Thanks very much for taking the time to assist me with this.
Seems like you have tried many times. Well, in the case that you may want to give the carbon steel wok another try. Here are some of my comments to your three woks.
When you see minor rust, you can just scurb it off with a brush. Bar Keeper's Friend is an excellent cleaner to remove minor rust as its acidic nature dissolves the rust. Bar Keeper's friend is just great to have overall, especially if you have stainless steel cookware. The metalic taste is normal for a new wok, it will eventually go away. Some people believe that you can get that taste off by stir frying onion or scallion. Stir fry them at high heat and to point that they start to turn black. Stop and toss the burned food away. Clean.
The sticky resiude is a sign of imcomplete seasoning. Basically, the oil is turning from liquid to gummy substance, but was stopped before it gets a chance to turn into hard solid. This can be resolve by putting the wok on stove top and seasoning long or put in the oven and bake longer (whichever was your method)
I hate lacquer. I would have tossed that thing out like you did.
I swear by Bar Keeper's Friend. Its one of those products that when I'm using it I always think, what on earth would I do if they ever discontinue this!!!!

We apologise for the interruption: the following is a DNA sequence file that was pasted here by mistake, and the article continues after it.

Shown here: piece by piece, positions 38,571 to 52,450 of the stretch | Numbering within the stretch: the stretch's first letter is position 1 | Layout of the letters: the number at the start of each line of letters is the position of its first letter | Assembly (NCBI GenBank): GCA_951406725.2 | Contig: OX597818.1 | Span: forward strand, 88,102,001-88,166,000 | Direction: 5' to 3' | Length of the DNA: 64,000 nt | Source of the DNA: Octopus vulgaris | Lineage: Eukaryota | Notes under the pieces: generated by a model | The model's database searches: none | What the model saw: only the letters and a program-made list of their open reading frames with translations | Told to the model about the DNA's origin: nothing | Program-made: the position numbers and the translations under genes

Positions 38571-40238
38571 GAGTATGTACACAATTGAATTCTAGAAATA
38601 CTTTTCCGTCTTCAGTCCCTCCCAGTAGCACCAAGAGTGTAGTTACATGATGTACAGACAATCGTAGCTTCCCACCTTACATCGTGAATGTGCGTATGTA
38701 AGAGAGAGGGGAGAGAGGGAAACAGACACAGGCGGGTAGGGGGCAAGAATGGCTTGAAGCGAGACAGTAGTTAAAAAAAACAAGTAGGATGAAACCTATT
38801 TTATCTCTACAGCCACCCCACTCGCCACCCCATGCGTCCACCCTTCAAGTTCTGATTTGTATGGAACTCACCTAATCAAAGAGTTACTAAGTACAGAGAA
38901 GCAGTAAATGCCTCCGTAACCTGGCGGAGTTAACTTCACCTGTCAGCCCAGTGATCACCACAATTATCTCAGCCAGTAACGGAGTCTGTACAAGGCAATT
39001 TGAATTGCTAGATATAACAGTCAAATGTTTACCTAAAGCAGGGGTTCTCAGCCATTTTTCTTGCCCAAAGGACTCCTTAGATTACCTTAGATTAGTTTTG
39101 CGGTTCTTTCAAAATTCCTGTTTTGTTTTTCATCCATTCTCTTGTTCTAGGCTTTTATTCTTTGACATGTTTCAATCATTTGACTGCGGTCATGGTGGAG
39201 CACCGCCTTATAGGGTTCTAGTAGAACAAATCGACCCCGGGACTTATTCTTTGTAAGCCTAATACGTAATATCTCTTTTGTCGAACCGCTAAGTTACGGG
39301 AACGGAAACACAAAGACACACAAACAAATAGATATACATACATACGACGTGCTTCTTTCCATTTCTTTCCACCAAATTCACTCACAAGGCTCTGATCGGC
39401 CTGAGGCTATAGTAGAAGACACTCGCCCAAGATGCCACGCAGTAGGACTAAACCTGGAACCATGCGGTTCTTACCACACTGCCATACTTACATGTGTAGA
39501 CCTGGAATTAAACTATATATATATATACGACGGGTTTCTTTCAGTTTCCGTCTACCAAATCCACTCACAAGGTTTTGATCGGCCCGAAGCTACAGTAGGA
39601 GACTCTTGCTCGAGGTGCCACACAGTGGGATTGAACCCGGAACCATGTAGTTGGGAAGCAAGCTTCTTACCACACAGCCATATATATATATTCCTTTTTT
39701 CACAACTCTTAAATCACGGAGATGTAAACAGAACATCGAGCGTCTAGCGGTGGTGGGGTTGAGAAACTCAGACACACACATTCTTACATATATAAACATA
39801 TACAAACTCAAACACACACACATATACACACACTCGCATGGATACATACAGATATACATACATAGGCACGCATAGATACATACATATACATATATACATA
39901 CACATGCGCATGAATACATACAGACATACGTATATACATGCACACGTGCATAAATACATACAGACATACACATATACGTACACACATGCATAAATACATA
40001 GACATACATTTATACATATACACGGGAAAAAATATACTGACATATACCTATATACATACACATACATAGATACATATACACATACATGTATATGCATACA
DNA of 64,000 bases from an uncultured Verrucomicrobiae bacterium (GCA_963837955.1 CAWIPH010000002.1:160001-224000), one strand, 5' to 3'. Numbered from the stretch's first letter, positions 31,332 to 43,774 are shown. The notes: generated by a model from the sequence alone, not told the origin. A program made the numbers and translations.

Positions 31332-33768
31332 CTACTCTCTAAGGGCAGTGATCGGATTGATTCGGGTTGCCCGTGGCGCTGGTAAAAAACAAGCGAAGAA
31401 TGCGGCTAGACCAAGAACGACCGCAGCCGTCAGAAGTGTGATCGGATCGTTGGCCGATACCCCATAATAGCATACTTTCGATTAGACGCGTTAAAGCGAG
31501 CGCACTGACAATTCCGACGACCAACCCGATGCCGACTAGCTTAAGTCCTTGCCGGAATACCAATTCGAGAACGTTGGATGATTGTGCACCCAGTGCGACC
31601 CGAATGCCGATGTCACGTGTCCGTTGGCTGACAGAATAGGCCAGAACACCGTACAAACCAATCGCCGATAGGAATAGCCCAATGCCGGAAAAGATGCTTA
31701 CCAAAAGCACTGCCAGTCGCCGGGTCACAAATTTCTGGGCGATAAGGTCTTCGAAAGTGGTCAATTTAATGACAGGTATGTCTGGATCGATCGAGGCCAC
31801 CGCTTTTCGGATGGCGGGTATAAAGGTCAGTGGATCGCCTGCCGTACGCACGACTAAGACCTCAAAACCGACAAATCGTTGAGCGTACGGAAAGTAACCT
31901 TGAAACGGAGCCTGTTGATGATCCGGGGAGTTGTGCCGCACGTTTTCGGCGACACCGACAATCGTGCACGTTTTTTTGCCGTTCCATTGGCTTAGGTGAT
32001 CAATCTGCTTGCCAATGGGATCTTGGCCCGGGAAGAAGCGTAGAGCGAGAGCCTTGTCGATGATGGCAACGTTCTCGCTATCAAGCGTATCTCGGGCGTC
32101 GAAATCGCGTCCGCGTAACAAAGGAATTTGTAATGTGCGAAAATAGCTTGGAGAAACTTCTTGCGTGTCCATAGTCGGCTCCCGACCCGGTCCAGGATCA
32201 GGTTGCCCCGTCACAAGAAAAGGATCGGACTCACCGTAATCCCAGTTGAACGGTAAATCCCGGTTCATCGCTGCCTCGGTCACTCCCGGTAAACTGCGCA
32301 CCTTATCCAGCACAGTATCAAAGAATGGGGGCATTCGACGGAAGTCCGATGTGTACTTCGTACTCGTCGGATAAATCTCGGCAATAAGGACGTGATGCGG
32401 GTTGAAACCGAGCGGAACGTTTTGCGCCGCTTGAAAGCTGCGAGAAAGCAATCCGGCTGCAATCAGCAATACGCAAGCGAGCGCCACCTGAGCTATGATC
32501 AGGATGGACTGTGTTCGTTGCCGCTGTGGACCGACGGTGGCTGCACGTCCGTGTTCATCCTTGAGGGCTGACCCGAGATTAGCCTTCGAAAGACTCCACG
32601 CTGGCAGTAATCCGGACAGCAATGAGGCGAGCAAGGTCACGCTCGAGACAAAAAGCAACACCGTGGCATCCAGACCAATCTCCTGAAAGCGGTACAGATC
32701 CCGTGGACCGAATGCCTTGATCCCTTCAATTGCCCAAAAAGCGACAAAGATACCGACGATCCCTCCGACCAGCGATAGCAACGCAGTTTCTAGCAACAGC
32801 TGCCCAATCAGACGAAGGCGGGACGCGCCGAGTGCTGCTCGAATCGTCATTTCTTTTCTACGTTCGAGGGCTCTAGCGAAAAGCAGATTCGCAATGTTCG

That said, for whatever reason, I didn't even think of using it on the wok. Your point around using the scallion certainly supports ipseixits method of seasoning above. Of course all this dialogue is making me think I should give this (gasp!) another shot.
I didn't have induction last time around so maybe I'd get better heat this time.
Maybe I'll pay someone to season it for me!!
Carbon steel is a popular material for Chinese wok really because (1) it can handles high heat, (2) it is relatively nonstick once it is seasoned. A stainless steel wok can handle high heat, but meats stick to it. A Teflon wok is nonstick, but it cannot handle high heat. The thin cast iron woks (as oppose to the thick one) are excellent choice too. Many people claim that seasoning on these thin cast iron woks is easier than the carbon steel woks.
It is my opinion that it will more difficult to season on an induction stovetop because the heat does not travel as far up. Consequently, it is more difficult to season the side of a cookware. You can always use the oven method as illustrated here:
I personally still like the stovetop method because it gets much hotter.
I just stumbled on this youtube and it is a competition between a wok vs a skillet for fried rice. Both use relatively weak stovetop. One use a wok and there other use a skillet. Watch 3:55 for wok and watch 4:20 for skillet. What you will notice is that much of the wok surface is not actually for heating the food, rather for maneuvering the food. Fried rice is a good obvious example, but most stir fry dishes can benefit from the shape of a wok.
Of course, if you can get a real restaurant stove, that will be better: